May 6. Roger Bannister, a 25-year-old medical student,
became the first man in the world to run a mile in less than four
minutes. The British success was achieved at the Oxford University
track. Racing over this distance in under four minutes had been
the aim of generations of runners. Since
1931 athletes had been steadily chipping away at the last 10 seconds
above the four-minute target. Nine years earlier the Swede, Gunder
Hagg, got it down to a tantalising 4:01.3 minutes. Bannister ran
with pacemakers Chris Chataway and Chris Brasher and covered the
final lap in just 59 seconds to break the four-minute barrier
by a shade over half-a-second.
November 29. People living in the village of Markyate,
Hertfordshire, were victims of the post-war traffic boom. The
main A5 trunk road thundered through their village but was barely
17 feet wide. The solution, the only 15mph speed limit in England,
was hardly a long-term answer.
May 6. The Home Secretary told the Commons that the problem
of "Edwardians" (teddy boys) was not widespread. It is thought
to have been the first mention in official circles of this peculiarly
1950s phenomenon which caused dread among members of the older
generation. The teddy boys were mild stuff indeed compared with
some of the teenage fashions to come, such as mods and rockers
July 19: Elvis Presley (above) recorded his first single, "That's
All Right, Mama". The Mississippi-born singer was just 19 and
the recording, made under the watchful eye of his Svengali-like
manager Colonel Tom Parker, sparked little immediate interest
either over here or in the USA. Original copies of the disc on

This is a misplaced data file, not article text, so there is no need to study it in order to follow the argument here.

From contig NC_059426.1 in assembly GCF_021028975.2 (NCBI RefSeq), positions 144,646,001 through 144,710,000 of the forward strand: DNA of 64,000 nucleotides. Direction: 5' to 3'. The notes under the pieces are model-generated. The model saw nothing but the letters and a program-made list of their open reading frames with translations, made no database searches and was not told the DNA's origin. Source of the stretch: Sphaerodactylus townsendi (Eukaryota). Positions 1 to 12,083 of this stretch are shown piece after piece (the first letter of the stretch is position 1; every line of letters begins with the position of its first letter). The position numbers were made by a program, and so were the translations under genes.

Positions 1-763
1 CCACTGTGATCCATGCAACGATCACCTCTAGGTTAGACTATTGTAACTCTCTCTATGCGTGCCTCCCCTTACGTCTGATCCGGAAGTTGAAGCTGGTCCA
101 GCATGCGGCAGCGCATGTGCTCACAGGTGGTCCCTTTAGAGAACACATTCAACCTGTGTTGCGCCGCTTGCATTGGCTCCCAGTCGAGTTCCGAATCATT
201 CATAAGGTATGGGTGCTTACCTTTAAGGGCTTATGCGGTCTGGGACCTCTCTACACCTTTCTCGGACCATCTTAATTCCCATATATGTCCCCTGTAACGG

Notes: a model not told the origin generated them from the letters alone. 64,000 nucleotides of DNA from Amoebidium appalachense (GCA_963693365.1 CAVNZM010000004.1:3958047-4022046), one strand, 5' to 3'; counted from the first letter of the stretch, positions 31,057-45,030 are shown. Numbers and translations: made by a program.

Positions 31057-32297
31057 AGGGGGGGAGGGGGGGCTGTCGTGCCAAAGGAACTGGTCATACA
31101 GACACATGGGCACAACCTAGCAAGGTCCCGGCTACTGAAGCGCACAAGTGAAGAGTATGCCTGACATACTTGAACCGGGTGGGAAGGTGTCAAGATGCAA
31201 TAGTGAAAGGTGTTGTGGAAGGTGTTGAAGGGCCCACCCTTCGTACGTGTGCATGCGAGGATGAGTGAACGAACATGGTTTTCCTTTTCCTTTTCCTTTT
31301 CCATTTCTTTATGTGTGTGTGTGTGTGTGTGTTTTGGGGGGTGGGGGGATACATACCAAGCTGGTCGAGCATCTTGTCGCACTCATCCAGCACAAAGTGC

the defunct Sun record label are now worth a fortune.
May 1. West Bromwich Albion beat Preston 3-2 to win the
FA Cup and complete a magnificent and unique double for Black
Baggies had very nearly won the league as well but were beaten
by their deadliest rivals Wolves who took the title for the first
time. They had run neck and neck all season until Wolves, managed
by Stan Cullis and captained by the legendary Billy Wright, pulled
away towards the end. The Albion's consolation came a few days
later at Wembley when a late goal from Frank Griffin secured a
dramatic win after they had been behind.
Later that year Wolves went on to pioneer floodlit football
against continental opponents with some epic encounters against
their Hungarian and Russian counterparts.
January 9. Amblecote Darby and Joan
Club decided to move house following a ban on gambling at
the town's Methodist Hall which had been its headquarters
February 12. Link between smoking
and lung cancer first established.
March 1. The US exploded its second
hydrogen bomb at Bikini Atoll in the South Pacific.
June 4. Much Wenlock Cricket Club in
Shropshire banned Sunday matches on its ground. The club's
board also decided it would be never on a Sunday for tennis
Britain's first supersonic fighter the P-1 Lightning made
its maiden flight.
A massive slum clearance programme spearheaded by Minister
of Housing Harold Macmillan started across the region. Hundreds
of unfit homes started to come down throughout the Black Country,
Staffordshire and parts of Shropshire.
October 2. Teddesley
Hall in Staffordshire, ancestral home of the Littleton family,
was demolished. Guests during the stately home's heyday had
included the Duke of Wellington and Sir Robert Peel but it
had to come down when the then Lord Hatherton became the victim
of heavy death duties.
November 17. Wolves thrashed Spartak
Moscow 4-0 - a result only reported in the Soviet Union
in a children's comic.
December 9. Roger Bannister retired
from athletics to devote himself to his medical practice.